||My friend, photographer Paul Taggart has been on assignment in Iceland, shooting the historic annual round-up of horses. Each year, traditional herdsmen round up thousands of highland horses for the winter. Paul and photographer Lindsay Blatt have spent the last few weeks, living with the herdsmen and following them across the Icelandic landscape. You can see some of the fruits of their labor at the Herd In Iceland site. (You can also follow the project on Facebook and Twitter.)|
I love my Canon EOS 5D Mark II. I’ve been shooting with Canon digital SLRs since the breakthrough EOS D30 in 1990. Along the way, I’ve shot with lots of other digital SLRs, and a huge assortment of point-and-shoot cameras. Point-and-shoots have always been frustrating due to their lack of flexibility and mediocre quality, so I’ve always loved having a quality SLR to fall back on. But, to be honest, the 5D ain’t light. Especially if you want to carry some extra lenses. Micro Four Thirds cameras are a perfect in-between, offering great quality and the flexibility of an SLR, but with weight that’s closer to a point-and-shoot than to my 5D. If you’re new to the Micro Four Thirds spec, and what it means, then this overview will get you up to speed quickly.
||Photoshop’s a great image editor, and all, but you need a lot of money to get it. If you’re a Mac-based photographer who’s been looking for a more affordable alternative, and iPhoto is not for you, then you might want to consider Pixelmator, an incredibly speedy Photoshop alternative that offers a fair amount of power at a reasonable price. Read the full review here.|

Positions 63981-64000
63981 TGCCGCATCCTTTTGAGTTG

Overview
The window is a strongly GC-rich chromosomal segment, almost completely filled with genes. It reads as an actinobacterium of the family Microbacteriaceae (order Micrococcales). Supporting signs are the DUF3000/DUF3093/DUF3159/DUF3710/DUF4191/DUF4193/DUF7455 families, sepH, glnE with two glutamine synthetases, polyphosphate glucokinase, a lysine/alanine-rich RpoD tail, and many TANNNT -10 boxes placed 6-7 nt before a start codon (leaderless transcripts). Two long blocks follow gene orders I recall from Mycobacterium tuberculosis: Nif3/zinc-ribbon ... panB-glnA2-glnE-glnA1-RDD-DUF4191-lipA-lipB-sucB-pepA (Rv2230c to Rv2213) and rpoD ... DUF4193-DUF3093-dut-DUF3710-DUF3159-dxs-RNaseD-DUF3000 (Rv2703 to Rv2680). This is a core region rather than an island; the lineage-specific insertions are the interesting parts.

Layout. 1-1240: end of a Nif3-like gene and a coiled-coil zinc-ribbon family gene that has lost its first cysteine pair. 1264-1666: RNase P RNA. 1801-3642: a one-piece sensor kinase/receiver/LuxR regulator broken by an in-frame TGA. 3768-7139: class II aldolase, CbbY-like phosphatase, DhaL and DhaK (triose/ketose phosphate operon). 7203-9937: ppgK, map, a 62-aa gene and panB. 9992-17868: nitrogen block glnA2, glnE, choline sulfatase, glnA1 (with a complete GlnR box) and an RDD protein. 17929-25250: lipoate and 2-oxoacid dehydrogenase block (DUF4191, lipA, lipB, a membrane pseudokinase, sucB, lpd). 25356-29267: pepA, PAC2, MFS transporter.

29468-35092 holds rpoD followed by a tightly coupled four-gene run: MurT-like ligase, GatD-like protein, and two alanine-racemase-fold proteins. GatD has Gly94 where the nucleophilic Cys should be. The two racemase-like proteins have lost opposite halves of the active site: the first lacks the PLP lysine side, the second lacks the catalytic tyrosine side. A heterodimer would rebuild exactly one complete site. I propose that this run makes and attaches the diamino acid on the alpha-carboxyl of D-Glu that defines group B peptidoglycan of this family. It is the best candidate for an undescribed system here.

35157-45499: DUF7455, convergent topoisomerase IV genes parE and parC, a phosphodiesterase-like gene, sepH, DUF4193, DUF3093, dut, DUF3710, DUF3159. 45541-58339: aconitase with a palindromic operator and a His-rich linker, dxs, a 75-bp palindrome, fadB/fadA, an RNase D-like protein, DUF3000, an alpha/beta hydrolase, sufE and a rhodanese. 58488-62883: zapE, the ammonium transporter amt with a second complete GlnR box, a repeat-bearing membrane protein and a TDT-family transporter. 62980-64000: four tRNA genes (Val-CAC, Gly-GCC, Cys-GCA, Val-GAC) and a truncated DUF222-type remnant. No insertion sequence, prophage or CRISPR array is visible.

A photographer friend recently sent me this extraordinary collection of color images shot during the Depression. One of the things that’s fascinating about looking at them is that we simply are not accustomed to this subject matter being in color. It’s a fine example of McCluhan’s “medium is the message” idea. Your choices of black and white or color, grungy or sharp, saturated or muted – all of these have a huge impact on the reaction the viewer will have. For film photographers, many of these decisions are determined by film choice, and the ability to choose specific films to achieve a particular look or feel is one of the great advantages of film shooting. Alien Skin Exposure, a sophisticated film-simulating Photoshop plug-in, gives this same power to digital photographers. Read more »
Performing image resizing in a batch process can be tricky. How do you tell Photoshop to resize when you might have a batch of images of varying orientations and aspect ratios? Because batch resizing requires special consideration, version 5 of the Photoshop Automator Actions, contains four different resizing actions.
Resize Image, Change Resolution, Scale Image, and Fit Image all resize your image using different controls. With these four actions you can handle any batch resizing chore you might have, and this video, Resizing Images, explains how they work and why you’ll choose one over another.
||While the Photoshop Automator Actions ship with a lengthy, detailed, can’t-put-it-down user manual, there are times when an old-fashioned screencast is still an easier way to learn a new piece of software. Assuming that this is one of those times, I have put together the first in a series of movies that detail how to use Automator to drive Photoshop.|
|A lot of beginning shooters think that raw format photography is a high-end technology that only professionals need. They fear that it’s complicated, and a different way to shoot, and generally something that beginners should stay away from. But it’s not! In fact, the safety nets provided by raw format shooting are a boon to beginners! With raw format, you can correct overexposure and white balance problems that are impossible to tackle with non-raw formats. This article will walk you through a basic understanding of what raw is, and why you might want to consider giving it a try. (And if you want to know more, take a look at my Getting Started With Camera Raw– a complete discussion of all things raw.)|